Mark Marchesi

EVANGELINE
A Modern Tale of Acadia
 

November,16 2016  - January 14 , 2017
Reception: Thursday, December 8, 5-7pm
Artist Talk: Sunday, January 8, 3pm


About the Exhibition

This project is inspired by HW Longfellow’s epic poem Evangeline: A Tale of Acadie. First published in 1847, the piece tells a tragic story about the expulsion of early French settlers in the mid 1700s from the territory that later became Nova Scotia.

Having married into a large French Canadian family, and being fascinated with New World maritime history, this enclave naturally intrigues me. When I came across the classic literary work, Longfellow’s vivid descriptions of the turbulent tides of Minas Basin, and the fruitful Annapolis Valley drew me to the region. I began photographing the area in 2012 with passages from Evangeline ringing in my ears.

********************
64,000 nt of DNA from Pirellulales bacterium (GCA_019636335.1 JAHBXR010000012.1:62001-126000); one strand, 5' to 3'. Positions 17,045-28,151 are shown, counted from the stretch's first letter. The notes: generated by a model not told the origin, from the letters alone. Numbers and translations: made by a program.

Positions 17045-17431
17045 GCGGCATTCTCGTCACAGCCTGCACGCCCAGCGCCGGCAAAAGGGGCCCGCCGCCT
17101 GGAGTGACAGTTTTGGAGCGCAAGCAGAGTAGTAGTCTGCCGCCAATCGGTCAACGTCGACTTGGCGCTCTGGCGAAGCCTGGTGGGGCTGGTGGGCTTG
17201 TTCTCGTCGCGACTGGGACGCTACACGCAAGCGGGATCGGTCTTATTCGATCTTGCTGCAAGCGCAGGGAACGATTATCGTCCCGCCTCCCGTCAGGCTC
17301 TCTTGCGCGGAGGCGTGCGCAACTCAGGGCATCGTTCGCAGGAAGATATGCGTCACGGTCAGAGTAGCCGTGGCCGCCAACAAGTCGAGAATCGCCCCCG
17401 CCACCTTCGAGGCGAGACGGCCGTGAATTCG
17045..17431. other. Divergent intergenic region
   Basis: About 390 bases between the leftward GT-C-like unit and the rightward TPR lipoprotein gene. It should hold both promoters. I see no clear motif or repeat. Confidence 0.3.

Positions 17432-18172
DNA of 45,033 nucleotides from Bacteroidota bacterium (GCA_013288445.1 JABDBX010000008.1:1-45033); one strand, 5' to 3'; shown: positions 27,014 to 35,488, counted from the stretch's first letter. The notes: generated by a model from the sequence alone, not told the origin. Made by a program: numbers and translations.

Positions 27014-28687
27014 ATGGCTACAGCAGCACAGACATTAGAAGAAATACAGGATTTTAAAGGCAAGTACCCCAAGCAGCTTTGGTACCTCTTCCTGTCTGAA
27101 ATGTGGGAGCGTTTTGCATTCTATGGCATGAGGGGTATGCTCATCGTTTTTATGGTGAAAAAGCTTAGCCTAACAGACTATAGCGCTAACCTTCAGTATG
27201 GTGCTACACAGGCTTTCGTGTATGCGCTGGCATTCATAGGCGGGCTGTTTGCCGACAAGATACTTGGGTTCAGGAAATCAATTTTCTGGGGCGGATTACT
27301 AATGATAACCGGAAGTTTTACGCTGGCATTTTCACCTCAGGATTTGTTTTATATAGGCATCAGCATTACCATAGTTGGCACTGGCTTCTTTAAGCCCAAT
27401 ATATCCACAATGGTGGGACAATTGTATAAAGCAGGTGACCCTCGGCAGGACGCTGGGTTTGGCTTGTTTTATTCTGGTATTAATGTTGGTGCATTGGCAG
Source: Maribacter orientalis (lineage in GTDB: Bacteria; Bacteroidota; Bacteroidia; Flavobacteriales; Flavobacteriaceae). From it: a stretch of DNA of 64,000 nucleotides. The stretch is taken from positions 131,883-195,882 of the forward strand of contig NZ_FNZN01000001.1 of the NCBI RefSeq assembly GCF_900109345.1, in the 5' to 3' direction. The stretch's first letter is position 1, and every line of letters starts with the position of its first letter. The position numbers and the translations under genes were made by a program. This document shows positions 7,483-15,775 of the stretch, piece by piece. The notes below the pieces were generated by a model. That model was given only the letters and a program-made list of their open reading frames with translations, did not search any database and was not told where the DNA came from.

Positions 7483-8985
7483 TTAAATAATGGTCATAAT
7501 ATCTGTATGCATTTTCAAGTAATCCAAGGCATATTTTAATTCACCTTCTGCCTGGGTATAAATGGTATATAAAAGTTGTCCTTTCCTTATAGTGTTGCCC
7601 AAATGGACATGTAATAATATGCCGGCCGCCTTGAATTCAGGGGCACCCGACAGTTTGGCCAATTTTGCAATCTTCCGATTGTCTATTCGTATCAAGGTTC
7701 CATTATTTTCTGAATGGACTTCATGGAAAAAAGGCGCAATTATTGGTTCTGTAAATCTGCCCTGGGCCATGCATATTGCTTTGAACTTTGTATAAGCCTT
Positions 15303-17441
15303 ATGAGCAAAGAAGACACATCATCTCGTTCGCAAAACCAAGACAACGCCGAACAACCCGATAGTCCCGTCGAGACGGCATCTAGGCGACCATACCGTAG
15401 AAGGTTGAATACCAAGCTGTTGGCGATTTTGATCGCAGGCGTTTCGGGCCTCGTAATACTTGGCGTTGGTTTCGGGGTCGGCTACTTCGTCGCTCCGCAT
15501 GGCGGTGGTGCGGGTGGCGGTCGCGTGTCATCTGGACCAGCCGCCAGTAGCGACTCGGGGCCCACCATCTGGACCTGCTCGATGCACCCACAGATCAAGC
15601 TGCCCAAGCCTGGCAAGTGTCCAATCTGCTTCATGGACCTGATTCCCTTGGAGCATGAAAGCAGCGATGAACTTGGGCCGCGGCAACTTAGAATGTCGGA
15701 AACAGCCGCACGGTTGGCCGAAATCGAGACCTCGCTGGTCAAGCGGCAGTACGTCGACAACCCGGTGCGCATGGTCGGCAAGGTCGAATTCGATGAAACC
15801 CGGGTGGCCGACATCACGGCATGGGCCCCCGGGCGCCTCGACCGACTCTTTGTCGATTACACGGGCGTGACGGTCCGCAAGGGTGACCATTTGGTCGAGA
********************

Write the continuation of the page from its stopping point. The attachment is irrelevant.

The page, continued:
“Waste are those pleasant farms, and the farmers forever departed.”

Today, much of the rural Western Shore is again declining in population. The dwindling inhabitants of this land being descendants of the original Acadians allowed to return after1764. The abandoned properties, vacant ports, and primordial landscapes in my photos represent a new exodus; and are all verses in my own modern tale of Acadia.

 

About the Artist

Mark was born in 1977 in the suburbs of NYC. He received a BFA in Photography from Maine College of Art in 1999. Mark’s images have been shown and published widely throughout the US.  Among his solo exhibitions are The Town and the City at Nelson Hancock Gallery in Dumbo, and Slack Water at Space Gallery in Portland, Maine.  Notable group exhibitions include Port of Portland: A Ship Shaped History at Maine Maritime Museum, and Unframed First Look at Sean Kelly Gallery. Mark was a winner of Jen Bekman Projects popular photography competition Hey, Hot Shot in 2007, and has been awarded three Maine Arts Commission project grants to support his efforts in Photography. Mark currently lives in South Portland, Maine with his wife and two young daughters.